Notes Towards Day 21
Today, a Triptypch:
A Tree, A Table, and A Text
Morgan: I guess I'm just wondering why I should care
(about Whitman's writing, if he was drunk)?
[A vocal proponent of temperance, Whitman rarely
touched alcohol (first "strong liquor" @ 30....)]
...the next lecture to find meaning or non-meaning...
will suffice as long as I understand where we are going.
This hope highlights an irony
(problematic, for some of us?)
of this way of doing business.
If we are really to attend, not to drunkenness,
but to the unconscious,
if we are really to take seriously
not just the "blooming, buzzing confusion"
of those feelings and intuitions for which
we have no explanation ("primary consciousness"),
place no "premium on coherence,"
that are "largely silent to the self,"
well, then, we're not always going
to know where we are going.
That might be the point of the package.
A Map for Morgan
I. Literary Theory about the Evolution of Literary "Kinds"
II. Try Out Some Local, Personal Tests
(and Global? General? Applications?)
III. The Sorrows of an American as exemplar/
very particular test case of the process
(with the hope that you'll find something meaningful along the way...)
I. The Evolution of Literary Forms
(an evolution out of this course:
"Emerging Genres"-->"Literary Kinds")
One of the
The Literary Darwinists (NYTimes, Nov. 6, 2006):
"human beings...are biological critters, products of evolution by natural selection....we unconsciously behave in ways designed to enhance our success.... These behaviors are the stubborn, indelible core of human nature....If there is a single take-home lesson to be derived from the progress of biological science...it is continuity" (Barash and Barash, Madame Bovary's Ovaries: A Darwinian Look at Literature, 2005).
"Literary Darwinists" see evolution as promising
"universal explanations" by the use of a single "explanatory tool," "providing literary criticism with the 'foundational principles' for
analysis it lacks."
Our project here has been a little different: we've been arguing that the shared study of evolution and literature is productive, not because it encourages explorers in both areas to focus on "foundational principles" and "universal explanations," but because it serves to highlight the underlying processes of diversity generation.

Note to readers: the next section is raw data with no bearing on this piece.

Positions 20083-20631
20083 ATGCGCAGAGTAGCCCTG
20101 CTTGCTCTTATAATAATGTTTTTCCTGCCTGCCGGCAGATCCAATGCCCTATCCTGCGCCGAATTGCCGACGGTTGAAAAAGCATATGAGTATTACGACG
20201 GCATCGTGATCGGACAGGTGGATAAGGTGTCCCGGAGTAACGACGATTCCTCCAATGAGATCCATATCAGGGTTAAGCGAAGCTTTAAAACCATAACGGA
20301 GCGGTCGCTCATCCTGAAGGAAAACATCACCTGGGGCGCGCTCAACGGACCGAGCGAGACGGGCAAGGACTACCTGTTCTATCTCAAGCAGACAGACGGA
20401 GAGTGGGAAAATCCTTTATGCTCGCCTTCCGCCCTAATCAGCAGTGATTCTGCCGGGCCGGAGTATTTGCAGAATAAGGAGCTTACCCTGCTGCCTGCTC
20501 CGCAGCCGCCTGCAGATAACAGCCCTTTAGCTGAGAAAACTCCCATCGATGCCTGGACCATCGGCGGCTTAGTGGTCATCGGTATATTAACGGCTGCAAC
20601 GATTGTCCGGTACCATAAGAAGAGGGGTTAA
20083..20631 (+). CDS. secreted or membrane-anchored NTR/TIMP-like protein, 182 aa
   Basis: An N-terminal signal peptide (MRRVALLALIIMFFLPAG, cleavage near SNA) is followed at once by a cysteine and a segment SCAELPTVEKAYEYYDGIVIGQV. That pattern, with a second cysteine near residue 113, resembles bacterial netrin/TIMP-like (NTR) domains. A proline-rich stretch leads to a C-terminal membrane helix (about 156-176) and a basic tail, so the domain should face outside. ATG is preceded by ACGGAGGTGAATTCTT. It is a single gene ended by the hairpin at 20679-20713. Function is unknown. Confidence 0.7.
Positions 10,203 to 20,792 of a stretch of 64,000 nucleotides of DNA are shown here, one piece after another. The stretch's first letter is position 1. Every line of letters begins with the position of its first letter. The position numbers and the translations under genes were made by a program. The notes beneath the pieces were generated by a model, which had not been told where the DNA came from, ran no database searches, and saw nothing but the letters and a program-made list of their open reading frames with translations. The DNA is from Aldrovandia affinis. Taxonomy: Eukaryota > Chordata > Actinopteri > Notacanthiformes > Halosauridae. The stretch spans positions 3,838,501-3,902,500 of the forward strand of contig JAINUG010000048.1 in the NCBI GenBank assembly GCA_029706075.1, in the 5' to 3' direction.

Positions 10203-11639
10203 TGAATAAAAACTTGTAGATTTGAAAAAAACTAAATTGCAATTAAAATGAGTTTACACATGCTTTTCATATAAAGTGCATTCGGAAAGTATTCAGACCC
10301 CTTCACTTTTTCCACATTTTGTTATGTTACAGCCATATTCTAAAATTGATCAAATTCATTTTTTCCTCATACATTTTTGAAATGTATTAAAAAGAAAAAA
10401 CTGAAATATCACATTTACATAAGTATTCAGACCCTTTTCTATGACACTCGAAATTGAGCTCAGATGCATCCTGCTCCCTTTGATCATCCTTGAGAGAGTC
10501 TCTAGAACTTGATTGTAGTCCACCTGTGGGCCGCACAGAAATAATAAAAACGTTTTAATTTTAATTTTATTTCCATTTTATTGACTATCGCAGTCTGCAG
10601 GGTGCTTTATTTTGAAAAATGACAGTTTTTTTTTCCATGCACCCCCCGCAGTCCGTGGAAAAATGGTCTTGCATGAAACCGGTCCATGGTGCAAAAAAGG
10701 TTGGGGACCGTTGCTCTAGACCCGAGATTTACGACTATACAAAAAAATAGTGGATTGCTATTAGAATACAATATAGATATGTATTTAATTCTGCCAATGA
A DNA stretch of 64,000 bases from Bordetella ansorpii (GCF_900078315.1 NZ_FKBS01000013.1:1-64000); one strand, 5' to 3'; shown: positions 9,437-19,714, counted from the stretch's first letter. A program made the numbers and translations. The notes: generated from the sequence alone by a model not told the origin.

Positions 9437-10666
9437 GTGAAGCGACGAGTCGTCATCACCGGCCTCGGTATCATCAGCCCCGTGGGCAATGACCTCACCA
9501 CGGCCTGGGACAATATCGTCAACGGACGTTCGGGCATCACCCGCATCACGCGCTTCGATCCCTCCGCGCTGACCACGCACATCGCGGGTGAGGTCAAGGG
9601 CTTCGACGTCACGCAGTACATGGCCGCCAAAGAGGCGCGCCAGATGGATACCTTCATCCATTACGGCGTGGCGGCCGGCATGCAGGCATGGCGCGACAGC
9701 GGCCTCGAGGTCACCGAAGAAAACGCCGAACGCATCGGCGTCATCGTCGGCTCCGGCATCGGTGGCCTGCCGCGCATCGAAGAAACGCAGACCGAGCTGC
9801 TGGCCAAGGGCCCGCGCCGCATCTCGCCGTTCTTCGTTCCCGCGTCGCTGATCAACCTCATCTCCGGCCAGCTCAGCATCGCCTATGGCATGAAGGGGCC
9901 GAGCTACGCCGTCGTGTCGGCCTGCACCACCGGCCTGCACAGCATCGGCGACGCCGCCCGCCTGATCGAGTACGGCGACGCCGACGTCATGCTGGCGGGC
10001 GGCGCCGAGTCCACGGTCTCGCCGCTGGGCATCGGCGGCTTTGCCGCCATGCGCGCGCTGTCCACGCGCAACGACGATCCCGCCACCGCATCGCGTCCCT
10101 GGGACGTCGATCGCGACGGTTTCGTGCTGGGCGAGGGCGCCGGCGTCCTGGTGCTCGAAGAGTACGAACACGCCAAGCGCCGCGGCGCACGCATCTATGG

Adele: the fact that merging led to the divergence....
this poem could change our brain in a certain way.
...the resulting fertility and richness fuels the unpredictable and productive evolution of (both biological and) literary forms.
We have some good company along the way:
Franco Moretti, Graphs, Maps, Trees:
Abstract Models for a Literary History (2007)
Italian literary critic, trained as Marxist, @ Stanford
studying the "history of the novel as planetary form"
some of his work is straight social Darwinism:
"...the literary market is like: ruthless competition--hinging on form. Readers discover that they like a certain device, and if a story doesn't seem to include it, they simply don't read it (and the story becomes extinct)."
example of Arthur Conan Doyle's devices: "The most important clues take the form of secondary facts, presented in such a way that the reader does not notice them...intentionally placed in the oblique form of a subordinate clause...on which the storyteller does not dwell."
some of Moretti's work goes much further:
"Theories concretely change the way we work...they allow us to enlarge the literary field, and re-design it in a better way, replacing the old, useless, distinctions (high and low; canon and archive; this or that national literature...) with a new temporal, spatial and morphological distinctions."
a clear preference for explanation of general structures over the interpretation of individual texts
a materialist conception of form...opening new conceptual possibilities
For example: the "Tree of Culture"
The course of organic evolution can be portrayed
properly as a tree of life, as Darwin has called it, with trunk, limbs,
branches, and twigs. The course of development of human culture in
history cannot be so described, even metaphorically. There is a
constant branching-out, but the branches also grow together again,
wholly or partially, all the time. Culture diverges, but it syncretizes
and anastomoses too....The tree of
culture...is a ramification of such coalescences,
assimilations, or acculurations. This schematic diagram visualizes this